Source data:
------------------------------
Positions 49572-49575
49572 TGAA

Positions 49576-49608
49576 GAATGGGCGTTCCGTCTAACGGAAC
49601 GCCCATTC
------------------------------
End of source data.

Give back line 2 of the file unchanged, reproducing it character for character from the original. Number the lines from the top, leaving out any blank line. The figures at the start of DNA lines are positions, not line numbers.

49572 TGAA